= The foregoing explanation relating FIGS. 13 and 14 concerns the appearance or visual apparent observation only. The true structure of the whole organization is based upon the unique latticework-andentanglement combination explained by reference to FIG. 2 and the like as set forth hereinbefore.

The embodiment of the invention in which are exclusive property or privilege is claimed are as follows:

1. A perforated non-woven textile web made from continuously extruded filaments produced by a wet spinning process, wherein the web consists essentially of alternately arranged continuous filaments of relatively linear portions (A) which are physically crosslinked to each other without the use of bonding agents at various portions along the length of said filaments to form a latticework structure, said filaments also have finely folded portions (8), wherein the finely folded portions are evenly distributed over the entire area of the web, the web having regularly arranged projections and perforations such that the filament portions (A) and (B) are entangled with each other at each of the projections to fix and reinforce the latticework structure, the web having an arrangement such that the web represents an infinite number of projections distributed geometrically over the whole surface of the web and the filaments being united with each other at these projeetions.

2. The web according to claim 1 wherein the projections and perforations are alternately arranged in the lengthwise and laterwise directions of the web.

Patent Citations
Cited PatentFiling datePublication dateApplicantTitle
US3485706 *Jan 18, 1968Dec 23, 1969Du PontTextile-like patterned nonwoven fabrics and their production
US3485708 *Jan 18, 1968Dec 23, 1969Du PontPatterned nonwoven fabric of multifilament yarns and jet stream process for its production
US3485709 *May 16, 1966Dec 23, 1969Du PontAcrylic nonwoven fabric of high absorbency
US3498874 *Jun 18, 1969Mar 3, 1970Du PontApertured tanglelaced nonwoven textile fabric
US3531363 *Jan 6, 1967Sep 29, 1970Du PontNonwoven fabric
US3537945 *Jan 17, 1969Nov 3, 1970Du PontNonwovens from bulk-yarn warps
Referenced by
Citing PatentFiling datePublication dateApplicantTitle
US4133310 *Oct 30, 1975Jan 9, 1979Smith & Nephew Research LimitedPolymer fabric
US4152480 *Jul 15, 1977May 1, 1979Mitsubishi Rayon Company, LimitedMethod for making nonwoven fabric and product
US4320166 *May 2, 1980Mar 16, 1982Toray Industries, Inc.Thermal-insulating nonwoven bulky product
US4392903 *Sep 25, 1981Jul 12, 1983Toray Industries, Inc.Process for making a thermal-insulating nonwoven bulky product
US4753839 *Oct 20, 1986Jun 28, 1988Fiber Technology CorporationStretchable fabric
US5136761 *Nov 5, 1990Aug 11, 1992International Paper CompanyApparatus and method for hydroenhancing fabric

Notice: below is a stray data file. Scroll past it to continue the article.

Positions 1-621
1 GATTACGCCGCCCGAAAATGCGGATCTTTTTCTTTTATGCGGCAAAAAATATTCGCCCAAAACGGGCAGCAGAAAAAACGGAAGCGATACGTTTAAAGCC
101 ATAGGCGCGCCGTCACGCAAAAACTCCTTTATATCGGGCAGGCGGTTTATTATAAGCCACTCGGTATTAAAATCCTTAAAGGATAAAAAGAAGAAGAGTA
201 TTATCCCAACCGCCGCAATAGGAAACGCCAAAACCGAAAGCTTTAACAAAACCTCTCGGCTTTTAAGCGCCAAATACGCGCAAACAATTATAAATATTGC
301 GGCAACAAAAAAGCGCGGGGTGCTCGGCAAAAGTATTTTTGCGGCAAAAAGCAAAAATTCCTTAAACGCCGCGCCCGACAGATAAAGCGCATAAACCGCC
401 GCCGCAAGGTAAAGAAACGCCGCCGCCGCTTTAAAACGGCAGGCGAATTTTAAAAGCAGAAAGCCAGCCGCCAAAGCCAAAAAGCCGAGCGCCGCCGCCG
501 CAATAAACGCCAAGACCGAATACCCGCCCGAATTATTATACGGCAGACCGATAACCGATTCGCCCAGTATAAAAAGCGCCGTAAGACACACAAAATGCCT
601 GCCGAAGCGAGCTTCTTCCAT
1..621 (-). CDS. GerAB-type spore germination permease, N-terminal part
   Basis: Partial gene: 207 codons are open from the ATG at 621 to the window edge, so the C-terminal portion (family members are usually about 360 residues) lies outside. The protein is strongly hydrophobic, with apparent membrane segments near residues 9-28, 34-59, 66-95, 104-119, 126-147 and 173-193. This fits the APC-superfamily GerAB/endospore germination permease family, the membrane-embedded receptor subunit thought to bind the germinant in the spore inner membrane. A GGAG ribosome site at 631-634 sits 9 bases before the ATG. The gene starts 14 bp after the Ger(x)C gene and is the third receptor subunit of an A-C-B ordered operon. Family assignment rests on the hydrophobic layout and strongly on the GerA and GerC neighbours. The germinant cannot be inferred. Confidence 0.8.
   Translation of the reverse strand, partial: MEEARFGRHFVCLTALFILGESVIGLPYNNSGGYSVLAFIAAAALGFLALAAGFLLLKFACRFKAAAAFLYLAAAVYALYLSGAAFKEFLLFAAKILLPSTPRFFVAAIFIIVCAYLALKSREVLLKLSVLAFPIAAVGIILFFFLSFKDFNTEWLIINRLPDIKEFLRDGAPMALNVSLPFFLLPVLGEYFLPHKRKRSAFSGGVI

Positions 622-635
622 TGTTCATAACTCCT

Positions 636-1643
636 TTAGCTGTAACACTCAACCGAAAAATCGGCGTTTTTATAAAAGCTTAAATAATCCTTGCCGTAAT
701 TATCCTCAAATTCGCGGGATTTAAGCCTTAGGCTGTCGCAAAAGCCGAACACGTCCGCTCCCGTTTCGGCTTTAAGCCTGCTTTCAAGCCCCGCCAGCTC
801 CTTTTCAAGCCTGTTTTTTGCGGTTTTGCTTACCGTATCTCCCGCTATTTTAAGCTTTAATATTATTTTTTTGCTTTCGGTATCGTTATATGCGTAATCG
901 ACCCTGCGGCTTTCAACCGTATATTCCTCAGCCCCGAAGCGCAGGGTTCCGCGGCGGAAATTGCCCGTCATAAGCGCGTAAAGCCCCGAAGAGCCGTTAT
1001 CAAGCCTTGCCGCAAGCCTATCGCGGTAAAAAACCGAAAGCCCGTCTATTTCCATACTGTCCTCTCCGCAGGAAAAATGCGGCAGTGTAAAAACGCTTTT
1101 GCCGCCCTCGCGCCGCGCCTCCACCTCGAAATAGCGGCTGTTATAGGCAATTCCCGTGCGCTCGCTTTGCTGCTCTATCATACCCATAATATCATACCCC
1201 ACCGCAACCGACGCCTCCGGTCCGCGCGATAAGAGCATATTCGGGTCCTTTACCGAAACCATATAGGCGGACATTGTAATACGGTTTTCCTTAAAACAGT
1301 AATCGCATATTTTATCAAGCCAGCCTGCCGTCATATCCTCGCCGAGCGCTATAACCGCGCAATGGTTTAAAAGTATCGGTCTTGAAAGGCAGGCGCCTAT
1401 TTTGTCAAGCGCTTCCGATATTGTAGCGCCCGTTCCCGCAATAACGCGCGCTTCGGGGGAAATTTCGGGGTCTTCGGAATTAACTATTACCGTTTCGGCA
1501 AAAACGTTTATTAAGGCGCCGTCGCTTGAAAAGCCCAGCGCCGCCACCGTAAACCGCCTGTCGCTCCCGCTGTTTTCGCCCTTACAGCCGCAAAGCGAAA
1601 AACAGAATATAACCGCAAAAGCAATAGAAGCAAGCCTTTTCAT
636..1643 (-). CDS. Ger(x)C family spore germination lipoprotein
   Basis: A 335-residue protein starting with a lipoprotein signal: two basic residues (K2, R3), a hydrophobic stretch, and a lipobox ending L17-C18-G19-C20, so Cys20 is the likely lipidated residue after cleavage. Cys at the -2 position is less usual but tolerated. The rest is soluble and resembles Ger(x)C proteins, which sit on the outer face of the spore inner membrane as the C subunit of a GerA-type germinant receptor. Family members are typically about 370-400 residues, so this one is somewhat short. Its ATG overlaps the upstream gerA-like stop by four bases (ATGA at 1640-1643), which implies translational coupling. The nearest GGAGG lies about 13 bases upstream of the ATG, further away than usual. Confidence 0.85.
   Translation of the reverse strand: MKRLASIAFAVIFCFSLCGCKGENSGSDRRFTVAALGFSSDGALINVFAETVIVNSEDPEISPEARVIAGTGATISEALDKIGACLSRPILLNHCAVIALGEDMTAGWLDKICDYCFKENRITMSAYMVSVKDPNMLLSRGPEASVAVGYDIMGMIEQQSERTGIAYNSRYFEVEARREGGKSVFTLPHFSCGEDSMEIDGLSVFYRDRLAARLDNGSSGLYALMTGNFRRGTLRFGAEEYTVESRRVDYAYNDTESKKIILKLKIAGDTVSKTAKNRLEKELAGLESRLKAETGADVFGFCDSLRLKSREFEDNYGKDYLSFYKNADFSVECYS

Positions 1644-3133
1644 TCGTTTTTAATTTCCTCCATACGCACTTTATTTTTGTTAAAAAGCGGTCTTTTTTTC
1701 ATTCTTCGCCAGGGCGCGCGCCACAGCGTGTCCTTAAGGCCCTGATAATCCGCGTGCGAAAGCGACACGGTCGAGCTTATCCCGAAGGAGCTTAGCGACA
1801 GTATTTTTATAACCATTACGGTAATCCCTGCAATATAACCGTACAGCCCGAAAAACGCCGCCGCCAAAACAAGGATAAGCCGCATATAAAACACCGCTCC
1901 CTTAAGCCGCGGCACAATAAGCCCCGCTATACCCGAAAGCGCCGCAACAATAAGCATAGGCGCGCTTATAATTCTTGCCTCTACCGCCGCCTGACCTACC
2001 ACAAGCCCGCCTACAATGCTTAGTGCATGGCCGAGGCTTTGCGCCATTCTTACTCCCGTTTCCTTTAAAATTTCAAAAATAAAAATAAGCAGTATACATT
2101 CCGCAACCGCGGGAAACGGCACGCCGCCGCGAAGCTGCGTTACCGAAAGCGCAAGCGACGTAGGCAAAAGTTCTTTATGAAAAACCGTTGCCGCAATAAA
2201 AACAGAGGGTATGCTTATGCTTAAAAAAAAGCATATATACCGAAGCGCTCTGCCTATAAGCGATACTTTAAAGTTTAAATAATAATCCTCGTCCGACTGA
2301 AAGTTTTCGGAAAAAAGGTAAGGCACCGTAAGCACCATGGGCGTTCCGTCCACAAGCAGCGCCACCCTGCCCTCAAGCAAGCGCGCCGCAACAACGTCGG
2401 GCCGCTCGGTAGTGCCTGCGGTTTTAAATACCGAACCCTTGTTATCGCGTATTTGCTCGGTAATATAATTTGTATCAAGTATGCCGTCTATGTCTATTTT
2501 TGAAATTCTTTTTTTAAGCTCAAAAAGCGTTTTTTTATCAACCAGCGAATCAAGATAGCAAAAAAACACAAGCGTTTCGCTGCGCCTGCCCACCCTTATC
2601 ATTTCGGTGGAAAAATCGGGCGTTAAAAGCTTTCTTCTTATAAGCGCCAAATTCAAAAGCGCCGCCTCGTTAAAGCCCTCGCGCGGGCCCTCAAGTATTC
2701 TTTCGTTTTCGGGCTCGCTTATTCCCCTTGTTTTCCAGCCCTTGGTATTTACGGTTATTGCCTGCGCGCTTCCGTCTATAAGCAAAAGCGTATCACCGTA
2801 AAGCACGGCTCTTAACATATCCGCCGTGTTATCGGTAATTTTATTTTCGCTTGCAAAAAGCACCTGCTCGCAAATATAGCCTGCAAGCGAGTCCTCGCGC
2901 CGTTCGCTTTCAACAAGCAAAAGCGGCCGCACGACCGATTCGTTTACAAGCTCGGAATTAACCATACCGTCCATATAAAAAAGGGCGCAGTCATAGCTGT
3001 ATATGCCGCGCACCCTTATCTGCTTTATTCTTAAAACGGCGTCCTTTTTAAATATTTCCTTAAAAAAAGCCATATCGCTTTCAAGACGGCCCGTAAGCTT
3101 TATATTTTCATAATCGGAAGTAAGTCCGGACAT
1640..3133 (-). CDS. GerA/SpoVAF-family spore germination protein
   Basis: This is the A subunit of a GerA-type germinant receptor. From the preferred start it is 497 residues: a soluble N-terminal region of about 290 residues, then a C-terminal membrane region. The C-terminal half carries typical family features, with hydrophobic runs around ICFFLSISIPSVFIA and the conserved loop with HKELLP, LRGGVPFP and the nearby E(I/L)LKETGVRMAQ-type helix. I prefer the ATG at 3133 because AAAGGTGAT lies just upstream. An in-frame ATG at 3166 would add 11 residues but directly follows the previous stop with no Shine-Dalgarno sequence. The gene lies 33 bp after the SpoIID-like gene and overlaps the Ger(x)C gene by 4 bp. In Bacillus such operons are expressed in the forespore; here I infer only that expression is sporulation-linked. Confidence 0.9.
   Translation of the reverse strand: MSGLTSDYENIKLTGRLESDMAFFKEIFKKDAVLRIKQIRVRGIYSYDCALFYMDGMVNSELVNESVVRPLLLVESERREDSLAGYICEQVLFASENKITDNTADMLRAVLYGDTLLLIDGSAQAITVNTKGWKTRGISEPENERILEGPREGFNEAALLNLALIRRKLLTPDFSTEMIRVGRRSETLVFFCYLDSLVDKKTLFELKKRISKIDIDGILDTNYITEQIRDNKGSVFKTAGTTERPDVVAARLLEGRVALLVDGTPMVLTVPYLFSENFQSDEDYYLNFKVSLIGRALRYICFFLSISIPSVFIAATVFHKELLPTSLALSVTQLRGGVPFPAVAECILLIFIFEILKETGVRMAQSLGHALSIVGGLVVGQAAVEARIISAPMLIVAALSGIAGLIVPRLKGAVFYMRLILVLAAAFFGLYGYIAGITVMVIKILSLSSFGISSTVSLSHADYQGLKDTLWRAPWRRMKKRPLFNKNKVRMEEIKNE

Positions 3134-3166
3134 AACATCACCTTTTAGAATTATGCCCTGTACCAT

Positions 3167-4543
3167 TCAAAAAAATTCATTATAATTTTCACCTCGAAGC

US5632072 *Jan 5, 1995May 27, 1997International Paper CompanyMethod for hydropatterning napped fabric
US5736219 *Jun 11, 1996Apr 7, 1998Mcneil-Ppc, Inc.Absorbent nonwoven fabric
US5737813 *Feb 24, 1997Apr 14, 1998International Paper CompanyMethod and apparatus for striped patterning of dyed fabric by hydrojet treatment
US5919177 *Mar 28, 1997Jul 6, 1999Kimberly-Clark Worldwide, Inc.Permeable fiber-like film coated nonwoven
US6030686 *Jun 26, 1997Feb 29, 2000Mcneil-Ppc, Inc.Absorbent nonwoven fabric
US6105222 *Jun 23, 1999Aug 22, 2000Fleissner Gmbh & Co.Device with a nozzle beam for producing liquid streams for stream braiding of fibers on a textile web
US6509079Oct 14, 1999Jan 21, 2003Mcneil-Ppc, Inc.Absorbent nonwoven fabric
US6736916Nov 1, 2001May 18, 2004Kimberly-Clark Worldwide, Inc.Hydraulically arranged nonwoven webs and method of making same
US7001567Dec 17, 2002Feb 21, 2006Nordson CorporationMelt spinning apparatus and process for making nonwoven webs
US7178210Oct 19, 2001Feb 20, 2007Rieter PerfojetInstallation for producing non-woven textile webs with jet fluids leaving no visible mark
US7476350Aug 31, 2004Jan 13, 2009Aktiengesellschaft Adolph SaurerMethod for manufacturing thermoplastic nonwoven webs and laminates
US20030085493 *Dec 17, 2002May 8, 2003Nordson CorporationAir management method for the manufacture of nonwoven webs and laminates
US20040111847 *Oct 19, 2001Jun 17, 2004Frederic NoelleInstallation for producing non-woven textile webs with jet fluids leaving no visible mark
US20050023711 *Aug 31, 2004Feb 3, 2005Nordson CorporationMethod for manufacturing thermoplastic nonwoven webs and laminates
US20050255287 *Feb 25, 2003Nov 17, 2005Yuichi KomuroWiper and method of manufacturing the wiper
US20090038176 *Apr 11, 2006Feb 12, 2009Alfred DotzlerMultistage continuous dryer, especially for plate-shaped products
US20140272209 *Mar 13, 2013Sep 18, 2014Apple Inc.Textile product having reduced density
USRE40362Apr 14, 1989Jun 10, 2008Polymer Group, Inc.Apparatus and method for hydroenhancing fabric
WO2002055777A1 *Oct 19, 2001Jul 18, 2002Rieter PerfojetInstallation for producing non-woven textile webs with jet fluids leaving no visible mark
WO2002055779A2 *Dec 12, 2001Jul 18, 2002Kimberly-Clark Worldwide, Inc.Hydraulically apertured nonwoven webs and method of making same
WO2002055779A3 *Dec 12, 2001Apr 17, 2003Kimberly Clark CoHydraulically apertured nonwoven webs and method of making same
WO2003087444A1 *Apr 11, 2003Oct 23, 2003Aston UniversityPolymeric fibre and method for making same
U.S. Classification428/131, 28/104, 428/369
International ClassificationE02D17/20, D04H3/08, D04H3/10, D04H3/02, D04H1/46, D04H3/16
Cooperative ClassificationD04H3/02, D04H3/16, D04H3/102, D04H1/465
European ClassificationD04H3/16, D04H3/02, D04H1/46B, D04H3/10B